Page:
Reform the Way We Pay Teachers

December 2007

This article first appeared in the Seattle Times, December 19, 2007.

A year ago, Washington Learns, the governor's review of our state's education system, called for a "dramatic shift in thinking" about public education here.

The report's most controversial idea was arguably also its most important: changing the way we pay teachers to include incentives for tough assignments, expertise and their performance in the classroom.

This idea is controversial for at least two reasons, only one of which is obvious.

First, while the two major teachers' unions—the National Education Association and the American Federation of Teachers—are not completely opposed to pay reform, they often take a hard line against it, particularly performance-based compensation.

School boards also can run into political trouble around reform, especially when offering incentives for tough assignments that draw teachers and resources away from politically powerful constituencies in advantaged schools.

The second, less-obvious reason pay reforms are contentious is the uncertainty about the right way to put them into practice. The research base for drawing conclusions about how best to implement teacher-pay reforms is, to put it charitably, thin.

Controversy, however, is not a reason for inaction. Today's teacher-pay system is simply too out of touch to remain untouched.

For decades, and like those in most states, teachers in Washington have been, and continue to be, paid according to a table called a salary schedule. The schedule rewards teachers based solely on their degrees (e.g., having a baccalaureate or master's degree) and experience level. Pay therefore follows a very predictable pattern.

Many people will argue the problem with teacher salaries is that they are too low to attract and keep good teachers. That may be true. But the types of pay reforms outlined by Washington Learns recognize a deeper problem: the failure of the current system to make distinctions among teachers who have specialized skills, who accept difficult job assignments, or who are more effective in the classroom.

Ignoring these differences doesn't make them go away. The broader labor market tends to recognize them, even if our public schools don't, by paying extra money for special skills or difficult work. This important difference creates staffing problems in schools that are all too familiar.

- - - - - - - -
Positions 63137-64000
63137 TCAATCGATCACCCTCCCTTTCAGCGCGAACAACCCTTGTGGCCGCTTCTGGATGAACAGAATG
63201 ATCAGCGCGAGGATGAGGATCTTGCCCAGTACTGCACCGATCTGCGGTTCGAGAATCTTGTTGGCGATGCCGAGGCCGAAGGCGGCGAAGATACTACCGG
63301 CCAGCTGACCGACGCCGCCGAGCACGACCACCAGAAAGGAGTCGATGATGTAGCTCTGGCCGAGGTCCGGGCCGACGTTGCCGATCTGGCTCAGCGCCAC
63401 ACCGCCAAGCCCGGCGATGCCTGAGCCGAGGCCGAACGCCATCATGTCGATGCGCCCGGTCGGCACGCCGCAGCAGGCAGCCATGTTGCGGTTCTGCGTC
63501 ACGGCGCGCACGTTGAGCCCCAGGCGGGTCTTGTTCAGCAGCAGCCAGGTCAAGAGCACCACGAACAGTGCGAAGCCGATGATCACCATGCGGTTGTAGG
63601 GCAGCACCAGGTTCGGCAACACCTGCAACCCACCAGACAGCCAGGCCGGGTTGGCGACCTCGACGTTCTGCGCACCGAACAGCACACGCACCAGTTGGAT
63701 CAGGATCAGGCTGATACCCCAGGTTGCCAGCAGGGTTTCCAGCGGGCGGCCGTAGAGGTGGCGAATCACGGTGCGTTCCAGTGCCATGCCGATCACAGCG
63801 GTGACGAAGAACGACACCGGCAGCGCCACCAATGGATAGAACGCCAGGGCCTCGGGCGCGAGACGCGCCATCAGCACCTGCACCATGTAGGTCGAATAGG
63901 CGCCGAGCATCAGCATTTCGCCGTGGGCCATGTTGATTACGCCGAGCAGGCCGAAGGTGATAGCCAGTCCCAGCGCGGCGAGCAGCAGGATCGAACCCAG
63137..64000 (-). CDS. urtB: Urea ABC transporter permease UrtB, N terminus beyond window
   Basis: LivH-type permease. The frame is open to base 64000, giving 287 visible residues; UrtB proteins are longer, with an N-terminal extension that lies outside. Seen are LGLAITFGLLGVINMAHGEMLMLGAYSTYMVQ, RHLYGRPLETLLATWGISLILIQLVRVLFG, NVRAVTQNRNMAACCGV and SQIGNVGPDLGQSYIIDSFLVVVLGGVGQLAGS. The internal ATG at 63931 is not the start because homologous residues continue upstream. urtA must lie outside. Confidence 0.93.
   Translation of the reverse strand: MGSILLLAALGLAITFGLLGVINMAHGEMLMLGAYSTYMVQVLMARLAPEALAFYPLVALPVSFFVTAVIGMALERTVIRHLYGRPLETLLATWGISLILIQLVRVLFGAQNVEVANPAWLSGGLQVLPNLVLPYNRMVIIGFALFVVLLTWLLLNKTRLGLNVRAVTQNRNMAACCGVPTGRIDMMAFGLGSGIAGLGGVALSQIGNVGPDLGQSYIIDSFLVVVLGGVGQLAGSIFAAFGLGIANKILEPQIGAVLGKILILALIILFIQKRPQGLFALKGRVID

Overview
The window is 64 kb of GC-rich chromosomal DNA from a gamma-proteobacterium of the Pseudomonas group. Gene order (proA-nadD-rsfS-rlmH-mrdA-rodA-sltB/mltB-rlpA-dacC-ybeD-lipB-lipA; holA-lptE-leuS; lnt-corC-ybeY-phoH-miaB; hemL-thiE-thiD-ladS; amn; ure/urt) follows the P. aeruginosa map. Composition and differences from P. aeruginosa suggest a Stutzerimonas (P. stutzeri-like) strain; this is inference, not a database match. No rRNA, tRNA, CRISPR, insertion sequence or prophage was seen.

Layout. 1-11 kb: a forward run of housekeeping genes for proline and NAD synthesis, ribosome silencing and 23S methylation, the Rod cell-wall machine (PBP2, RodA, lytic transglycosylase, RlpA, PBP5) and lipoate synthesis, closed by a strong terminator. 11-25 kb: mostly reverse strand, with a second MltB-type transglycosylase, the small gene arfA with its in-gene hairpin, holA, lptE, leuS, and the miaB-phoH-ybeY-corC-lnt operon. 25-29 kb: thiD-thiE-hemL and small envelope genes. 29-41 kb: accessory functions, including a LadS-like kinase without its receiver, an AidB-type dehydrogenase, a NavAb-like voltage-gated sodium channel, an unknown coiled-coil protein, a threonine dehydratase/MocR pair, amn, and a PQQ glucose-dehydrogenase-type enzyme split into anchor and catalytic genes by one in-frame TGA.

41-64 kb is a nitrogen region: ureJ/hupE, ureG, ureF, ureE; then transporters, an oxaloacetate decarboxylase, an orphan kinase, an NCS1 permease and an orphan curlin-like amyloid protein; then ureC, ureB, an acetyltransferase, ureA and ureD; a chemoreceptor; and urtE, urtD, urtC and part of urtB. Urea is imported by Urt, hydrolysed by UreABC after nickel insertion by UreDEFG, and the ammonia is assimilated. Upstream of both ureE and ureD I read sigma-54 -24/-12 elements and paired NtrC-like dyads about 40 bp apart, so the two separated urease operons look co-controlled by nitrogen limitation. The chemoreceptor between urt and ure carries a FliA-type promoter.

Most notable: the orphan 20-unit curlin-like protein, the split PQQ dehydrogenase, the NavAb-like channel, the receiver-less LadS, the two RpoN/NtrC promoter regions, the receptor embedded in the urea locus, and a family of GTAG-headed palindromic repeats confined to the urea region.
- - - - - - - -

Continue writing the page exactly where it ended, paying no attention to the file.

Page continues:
It's no wonder, for example, that we have higher turnover among science and math teachers: They can make more money outside of teaching. And, it's no wonder we have higher turnover among teachers in tough teaching assignments: They can make the same salary working across town in a more-privileged setting.

The tense politics and uncertainty around pay reform shouldn't be an excuse to avoid it. Given how important teachers are to student learning, the stakes are simply too high to do nothing.

But the constraints require policymakers to be smart about reform. And that means two things: avoiding broad mandates imposed by command from on high (these create resistance) and also closely evaluating reform efforts to see what works and what doesn't.

Look at the experience of other states.

When Texas and Florida tried to mandate merit-pay plans that would reward teachers for improving test scores, many local school districts simply refused to implement them.

"Opt-in" reforms like those in Minnesota, where districts interested in experimenting with pay reform apply for additional resources to provide new incentives to teachers, are more promising.

So far, our Legislature has responded to Washington Learns by increasing to $5,000 the statewide bonus for teachers accredited by the National Board of Professional Teaching Standards. Teachers also are eligible for an additional $5,000 if they teach in a high-poverty school.

Washington lawmakers also are taking steps to improve the state's educational data system by requiring it to include coding to match teachers to the students in their classrooms. This will allow researchers to track teachers and students over time and examine individual teacher performance.

These are positive steps. Yet what's lacking is a statewide strategy for experimenting with how we pay teachers and a plan for critiquing and improving on those experiments.

Effective pay reforms aimed at ensuring all students have effective teachers can be found. But reform will happen only if policymakers and teachers are willing to take small (and reversible) leaps of faith and if we make the deliberate choice to study and learn from the results.

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